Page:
Mary Angela Dickens

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Mary Angela Dickens
Mary Angela Dickens.jpg
Mary Angela Dickens in about 1900
Born 31 October 1862
Kensington, Middlesex, England, UK
Died 7 February 1948(1948-02-07) (aged 85)
London
Nationality Great Britain
Occupation Novelist
Known for Oldest grandchild of novelist Charles Dickens.
Signature Mary Angela Dickens signature.jpg

Mary Angela Dickens (31 October 1862 – 7 February 1948) was a British novelist and journalist of the late Victorian and Edwardian eras, and the oldest grandchild of the novelist Charles Dickens. She died on the 136th anniversary of her grandfather's birth.[1]

Early years[edit]

Photographed in 1866

Born at 46 Gloucester Road in London, and named after her aunt, Mary Dickens, Mary Angela Dickens was the eldest of eight children of Charles Dickens, Jr. and his wife Elisabeth Matilda Moule Dickens (née Evans) and the granddaughter of Charles Dickens, the famous novelist. She was the niece of the noted barrister and judge, Sir Henry Fielding Dickens, and the painter Kate Perugini.[2][3] She was christened on 19 December 1862 at St Mark's church in St Pancras in London.[4]

In the Dickens family she was known as 'Mekitty', and as a child she called her grandfather 'Venerables'.[1] Mary Angela Dickens and Charles Dickens were very close, and when she scalded her leg and foot with boiling water while staying at his country home Gads Hill Place he sat beside her bed and held her hand, reassuring her that he would make her well.[5]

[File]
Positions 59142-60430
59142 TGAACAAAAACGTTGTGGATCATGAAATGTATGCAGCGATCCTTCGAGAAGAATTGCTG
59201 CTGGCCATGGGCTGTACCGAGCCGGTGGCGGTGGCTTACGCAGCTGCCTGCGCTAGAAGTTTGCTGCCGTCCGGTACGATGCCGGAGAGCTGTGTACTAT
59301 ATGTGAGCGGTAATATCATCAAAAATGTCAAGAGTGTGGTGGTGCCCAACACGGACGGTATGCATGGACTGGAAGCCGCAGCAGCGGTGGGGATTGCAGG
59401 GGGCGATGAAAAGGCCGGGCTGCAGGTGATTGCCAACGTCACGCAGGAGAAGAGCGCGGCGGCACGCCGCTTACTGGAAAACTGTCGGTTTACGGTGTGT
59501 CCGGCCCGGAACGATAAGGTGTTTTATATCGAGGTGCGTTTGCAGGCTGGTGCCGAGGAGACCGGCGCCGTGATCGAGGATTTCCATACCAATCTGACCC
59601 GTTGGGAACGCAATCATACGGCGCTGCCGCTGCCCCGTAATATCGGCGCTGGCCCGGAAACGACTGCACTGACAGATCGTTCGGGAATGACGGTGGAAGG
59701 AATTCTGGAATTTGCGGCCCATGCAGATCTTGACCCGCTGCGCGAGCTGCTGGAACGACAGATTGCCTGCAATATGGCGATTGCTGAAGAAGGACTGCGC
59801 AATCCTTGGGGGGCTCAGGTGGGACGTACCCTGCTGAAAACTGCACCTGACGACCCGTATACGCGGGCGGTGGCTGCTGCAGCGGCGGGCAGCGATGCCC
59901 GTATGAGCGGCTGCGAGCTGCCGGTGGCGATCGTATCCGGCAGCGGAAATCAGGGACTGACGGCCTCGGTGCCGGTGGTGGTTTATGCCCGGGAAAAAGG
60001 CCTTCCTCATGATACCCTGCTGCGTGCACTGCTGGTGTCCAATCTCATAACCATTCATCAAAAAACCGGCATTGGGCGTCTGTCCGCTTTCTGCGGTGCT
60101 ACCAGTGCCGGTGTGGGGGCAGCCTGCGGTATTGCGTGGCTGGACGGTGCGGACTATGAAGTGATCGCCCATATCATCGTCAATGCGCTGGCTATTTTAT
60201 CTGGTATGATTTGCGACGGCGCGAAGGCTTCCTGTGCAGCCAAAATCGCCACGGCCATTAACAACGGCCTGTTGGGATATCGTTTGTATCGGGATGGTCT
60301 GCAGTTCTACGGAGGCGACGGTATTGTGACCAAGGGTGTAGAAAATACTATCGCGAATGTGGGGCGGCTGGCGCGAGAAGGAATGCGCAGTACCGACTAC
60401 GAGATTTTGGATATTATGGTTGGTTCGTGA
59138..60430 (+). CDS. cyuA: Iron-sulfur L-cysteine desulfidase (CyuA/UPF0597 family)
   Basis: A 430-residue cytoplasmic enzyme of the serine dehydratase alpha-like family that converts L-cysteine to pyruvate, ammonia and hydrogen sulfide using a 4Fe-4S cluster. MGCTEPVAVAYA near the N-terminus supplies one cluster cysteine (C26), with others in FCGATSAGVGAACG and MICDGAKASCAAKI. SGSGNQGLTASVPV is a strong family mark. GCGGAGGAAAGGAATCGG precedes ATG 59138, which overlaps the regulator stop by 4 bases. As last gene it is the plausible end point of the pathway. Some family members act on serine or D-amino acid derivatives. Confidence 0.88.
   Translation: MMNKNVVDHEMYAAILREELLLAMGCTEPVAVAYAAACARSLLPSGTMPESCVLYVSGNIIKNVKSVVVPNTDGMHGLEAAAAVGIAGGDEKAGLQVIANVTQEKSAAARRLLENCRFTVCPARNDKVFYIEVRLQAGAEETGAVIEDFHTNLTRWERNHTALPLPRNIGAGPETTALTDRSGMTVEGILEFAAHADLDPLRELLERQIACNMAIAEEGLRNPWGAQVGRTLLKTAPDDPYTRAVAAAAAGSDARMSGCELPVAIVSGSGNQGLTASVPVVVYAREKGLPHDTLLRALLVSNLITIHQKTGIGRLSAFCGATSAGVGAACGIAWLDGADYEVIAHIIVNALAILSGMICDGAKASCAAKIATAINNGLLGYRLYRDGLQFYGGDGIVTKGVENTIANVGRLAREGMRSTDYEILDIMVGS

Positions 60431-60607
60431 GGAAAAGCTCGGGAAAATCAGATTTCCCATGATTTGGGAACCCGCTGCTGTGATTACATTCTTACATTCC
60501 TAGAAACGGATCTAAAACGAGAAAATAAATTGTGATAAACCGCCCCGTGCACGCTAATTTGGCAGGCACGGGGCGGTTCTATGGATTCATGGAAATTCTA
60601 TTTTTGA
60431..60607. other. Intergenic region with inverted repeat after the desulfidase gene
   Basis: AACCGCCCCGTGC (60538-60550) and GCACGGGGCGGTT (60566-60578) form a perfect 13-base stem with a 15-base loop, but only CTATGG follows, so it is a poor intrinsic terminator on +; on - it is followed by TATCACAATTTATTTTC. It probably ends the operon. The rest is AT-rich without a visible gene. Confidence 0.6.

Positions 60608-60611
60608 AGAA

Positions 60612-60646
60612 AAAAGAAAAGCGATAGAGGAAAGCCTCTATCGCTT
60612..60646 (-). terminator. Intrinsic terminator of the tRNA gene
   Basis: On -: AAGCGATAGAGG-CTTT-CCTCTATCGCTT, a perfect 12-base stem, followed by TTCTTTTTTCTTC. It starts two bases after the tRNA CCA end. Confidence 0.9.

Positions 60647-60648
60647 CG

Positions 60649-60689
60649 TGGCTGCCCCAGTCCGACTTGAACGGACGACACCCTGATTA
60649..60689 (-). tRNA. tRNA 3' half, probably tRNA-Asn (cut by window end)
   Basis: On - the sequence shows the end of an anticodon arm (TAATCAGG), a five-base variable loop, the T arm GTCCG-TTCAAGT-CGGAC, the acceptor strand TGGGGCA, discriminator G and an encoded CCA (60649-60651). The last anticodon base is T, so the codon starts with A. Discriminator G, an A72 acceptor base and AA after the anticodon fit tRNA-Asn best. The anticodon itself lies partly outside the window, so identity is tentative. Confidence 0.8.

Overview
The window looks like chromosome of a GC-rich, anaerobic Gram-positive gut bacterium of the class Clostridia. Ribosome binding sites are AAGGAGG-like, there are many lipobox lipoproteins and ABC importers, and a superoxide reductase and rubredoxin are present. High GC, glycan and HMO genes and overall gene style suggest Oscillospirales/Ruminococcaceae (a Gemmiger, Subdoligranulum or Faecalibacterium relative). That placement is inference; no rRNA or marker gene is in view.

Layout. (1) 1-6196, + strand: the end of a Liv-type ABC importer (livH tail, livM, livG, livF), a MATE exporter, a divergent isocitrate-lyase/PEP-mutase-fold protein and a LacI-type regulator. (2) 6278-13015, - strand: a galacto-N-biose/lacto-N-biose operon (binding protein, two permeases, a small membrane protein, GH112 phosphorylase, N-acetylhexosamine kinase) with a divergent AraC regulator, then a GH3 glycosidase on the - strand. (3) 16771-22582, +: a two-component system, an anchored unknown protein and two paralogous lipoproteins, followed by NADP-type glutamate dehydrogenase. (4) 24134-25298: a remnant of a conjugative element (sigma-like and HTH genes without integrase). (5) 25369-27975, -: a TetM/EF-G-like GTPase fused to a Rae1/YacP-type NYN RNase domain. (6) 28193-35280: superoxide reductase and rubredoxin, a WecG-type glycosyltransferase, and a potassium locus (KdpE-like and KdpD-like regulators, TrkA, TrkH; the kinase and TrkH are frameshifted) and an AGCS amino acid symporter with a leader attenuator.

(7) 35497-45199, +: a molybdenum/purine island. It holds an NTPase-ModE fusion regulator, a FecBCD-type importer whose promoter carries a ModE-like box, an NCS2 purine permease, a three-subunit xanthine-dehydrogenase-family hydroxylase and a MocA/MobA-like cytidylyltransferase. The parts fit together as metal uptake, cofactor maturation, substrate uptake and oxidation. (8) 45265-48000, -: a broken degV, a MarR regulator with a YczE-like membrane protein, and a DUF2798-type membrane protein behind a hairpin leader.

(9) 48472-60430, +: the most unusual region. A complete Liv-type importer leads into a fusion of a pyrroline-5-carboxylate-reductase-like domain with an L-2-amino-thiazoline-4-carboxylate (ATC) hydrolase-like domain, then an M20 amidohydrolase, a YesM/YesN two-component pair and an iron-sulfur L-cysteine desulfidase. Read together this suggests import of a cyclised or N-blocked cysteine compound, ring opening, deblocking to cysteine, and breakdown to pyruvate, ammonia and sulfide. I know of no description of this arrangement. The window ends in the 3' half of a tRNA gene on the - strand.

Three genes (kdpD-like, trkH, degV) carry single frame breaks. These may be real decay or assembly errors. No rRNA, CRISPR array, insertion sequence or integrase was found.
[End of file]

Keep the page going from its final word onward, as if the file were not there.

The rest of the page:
As a child she was taken to hear Dickens perform A Christmas Carol during one of his last public readings, and later in life recollected her shock at seeing her grandfather crying over the death of Tiny Tim. She later wrote:

'The "Venerables" on the platform was quite a stranger to me, and his proceedings were so eccentric as to be most alarming. He took no notice of me, or of my mother; and yet it seemed to me that he never took his eyes off me. And to Tiny Tim himself I owe my one one intensely painful and distressing memory of my grandfather, for the climax of my discomfort was reached at last when it dawned upon my poor little faculties that "Venerables" was "crying." I never read the little scene in the carol where Bob Cratchit breaks down – the moment, I suppose, of this tragedy – without remembering the horror and dismay which seized upon me then. I knew nothing whatever about acting; any ideas I had about "pretending" were associated with the Christmas pantomime, and did not assimilate at all with the solitary appearance of my grandfather on a dull-looking platform. To me his distress was absolutely real. I had never before seen a grown-up person cry. I had not known that they ever did or ever could do so. And that "Venerables", of all people in the world, should cry with all those people looking on, and that no one should dare – as it seemed to me – to express sympathy, or offer consolation, was nothing short of an upheaval in my universe.'[5]

After the death of Charles Dickens her father bought Gads Hill, and she and her siblings lived there until 1879 when Charles Dickens, Jr. was forced to sell it after getting into financial difficulties.

Writing career[edit]

Mary Angela Dickens in 1882, by Kate Perugini

On the death of Charles Dickens, her father inherited the magazine All the Year Round, and Mary Angela Dickens published some of her earliest work in this periodical. She authored several popular sentimental and melodramatic novels during the 1890s, including Cross Currents (1891), probably her best known work, A Mere Cypher (1893), A Valiant Ignorance (1894), and Prisoners of Silence (1895).